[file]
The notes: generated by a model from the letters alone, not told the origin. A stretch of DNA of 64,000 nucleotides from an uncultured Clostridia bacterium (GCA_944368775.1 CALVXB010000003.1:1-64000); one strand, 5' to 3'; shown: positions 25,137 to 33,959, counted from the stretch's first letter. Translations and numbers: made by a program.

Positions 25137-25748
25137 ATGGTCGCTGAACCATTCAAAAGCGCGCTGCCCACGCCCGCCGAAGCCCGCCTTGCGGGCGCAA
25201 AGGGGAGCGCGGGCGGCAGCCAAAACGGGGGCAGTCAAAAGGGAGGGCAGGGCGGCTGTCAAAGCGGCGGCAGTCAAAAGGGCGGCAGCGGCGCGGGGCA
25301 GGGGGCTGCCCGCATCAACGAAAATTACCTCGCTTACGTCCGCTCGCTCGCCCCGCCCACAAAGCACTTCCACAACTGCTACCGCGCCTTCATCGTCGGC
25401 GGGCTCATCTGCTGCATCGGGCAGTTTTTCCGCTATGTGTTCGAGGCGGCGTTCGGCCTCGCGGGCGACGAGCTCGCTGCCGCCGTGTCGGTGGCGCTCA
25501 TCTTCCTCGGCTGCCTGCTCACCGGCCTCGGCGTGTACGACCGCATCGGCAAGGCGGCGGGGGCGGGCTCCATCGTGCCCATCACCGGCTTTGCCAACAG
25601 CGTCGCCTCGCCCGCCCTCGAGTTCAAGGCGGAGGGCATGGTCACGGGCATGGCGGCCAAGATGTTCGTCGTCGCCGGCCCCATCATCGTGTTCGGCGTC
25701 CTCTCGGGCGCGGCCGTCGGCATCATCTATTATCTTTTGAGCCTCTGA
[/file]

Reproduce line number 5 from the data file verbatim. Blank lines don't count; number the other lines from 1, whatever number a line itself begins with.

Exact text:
25301 GGGGGCTGCCCGCATCAACGAAAATTACCTCGCTTACGTCCGCTCGCTCGCCCCGCCCACAAAGCACTTCCACAACTGCTACCGCGCCTTCATCGTCGGC